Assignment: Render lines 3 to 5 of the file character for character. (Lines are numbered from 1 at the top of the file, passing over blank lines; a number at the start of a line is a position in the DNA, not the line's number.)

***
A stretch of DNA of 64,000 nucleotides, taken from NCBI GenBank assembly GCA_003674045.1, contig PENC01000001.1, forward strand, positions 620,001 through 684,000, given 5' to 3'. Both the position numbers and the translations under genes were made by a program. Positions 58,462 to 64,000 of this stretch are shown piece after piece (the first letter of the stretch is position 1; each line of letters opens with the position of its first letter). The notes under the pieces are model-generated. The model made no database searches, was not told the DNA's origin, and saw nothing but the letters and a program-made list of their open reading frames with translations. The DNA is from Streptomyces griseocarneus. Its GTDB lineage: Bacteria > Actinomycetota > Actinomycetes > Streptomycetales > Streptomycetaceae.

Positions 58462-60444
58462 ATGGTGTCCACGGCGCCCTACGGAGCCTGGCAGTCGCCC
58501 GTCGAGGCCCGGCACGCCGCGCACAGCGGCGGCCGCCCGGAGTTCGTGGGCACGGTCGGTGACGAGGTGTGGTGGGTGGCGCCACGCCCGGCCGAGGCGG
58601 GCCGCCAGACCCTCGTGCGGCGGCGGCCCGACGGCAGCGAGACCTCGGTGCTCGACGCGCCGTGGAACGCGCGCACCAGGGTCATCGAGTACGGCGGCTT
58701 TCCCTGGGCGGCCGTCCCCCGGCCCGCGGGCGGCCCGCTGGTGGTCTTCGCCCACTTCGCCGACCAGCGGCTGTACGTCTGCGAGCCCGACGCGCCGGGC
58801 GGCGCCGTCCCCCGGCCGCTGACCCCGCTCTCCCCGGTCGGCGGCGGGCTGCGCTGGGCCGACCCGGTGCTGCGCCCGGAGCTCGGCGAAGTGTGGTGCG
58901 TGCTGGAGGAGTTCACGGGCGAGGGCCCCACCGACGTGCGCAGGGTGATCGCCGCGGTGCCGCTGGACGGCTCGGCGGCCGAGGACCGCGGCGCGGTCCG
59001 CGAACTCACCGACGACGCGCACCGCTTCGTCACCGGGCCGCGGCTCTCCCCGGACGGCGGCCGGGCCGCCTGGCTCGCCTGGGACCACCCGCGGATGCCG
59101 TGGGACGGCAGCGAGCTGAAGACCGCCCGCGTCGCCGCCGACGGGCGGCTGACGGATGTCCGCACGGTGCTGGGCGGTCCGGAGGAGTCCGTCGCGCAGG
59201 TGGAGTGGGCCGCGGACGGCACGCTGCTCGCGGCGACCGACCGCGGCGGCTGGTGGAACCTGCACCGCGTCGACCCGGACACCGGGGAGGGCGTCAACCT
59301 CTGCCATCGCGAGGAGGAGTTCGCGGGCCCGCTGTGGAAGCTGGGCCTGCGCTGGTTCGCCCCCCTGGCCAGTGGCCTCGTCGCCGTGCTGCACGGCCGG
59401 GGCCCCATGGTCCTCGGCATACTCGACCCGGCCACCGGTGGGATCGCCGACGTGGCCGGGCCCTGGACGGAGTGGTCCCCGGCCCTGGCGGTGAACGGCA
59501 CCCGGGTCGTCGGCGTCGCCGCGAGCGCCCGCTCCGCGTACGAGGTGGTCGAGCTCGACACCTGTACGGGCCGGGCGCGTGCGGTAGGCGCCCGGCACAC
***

58462 ATGGTGTCCACGGCGCCCTACGGAGCCTGGCAGTCGCCC
58501 GTCGAGGCCCGGCACGCCGCGCACAGCGGCGGCCGCCCGGAGTTCGTGGGCACGGTCGGTGACGAGGTGTGGTGGGTGGCGCCACGCCCGGCCGAGGCGG
58601 GCCGCCAGACCCTCGTGCGGCGGCGGCCCGACGGCAGCGAGACCTCGGTGCTCGACGCGCCGTGGAACGCGCGCACCAGGGTCATCGAGTACGGCGGCTT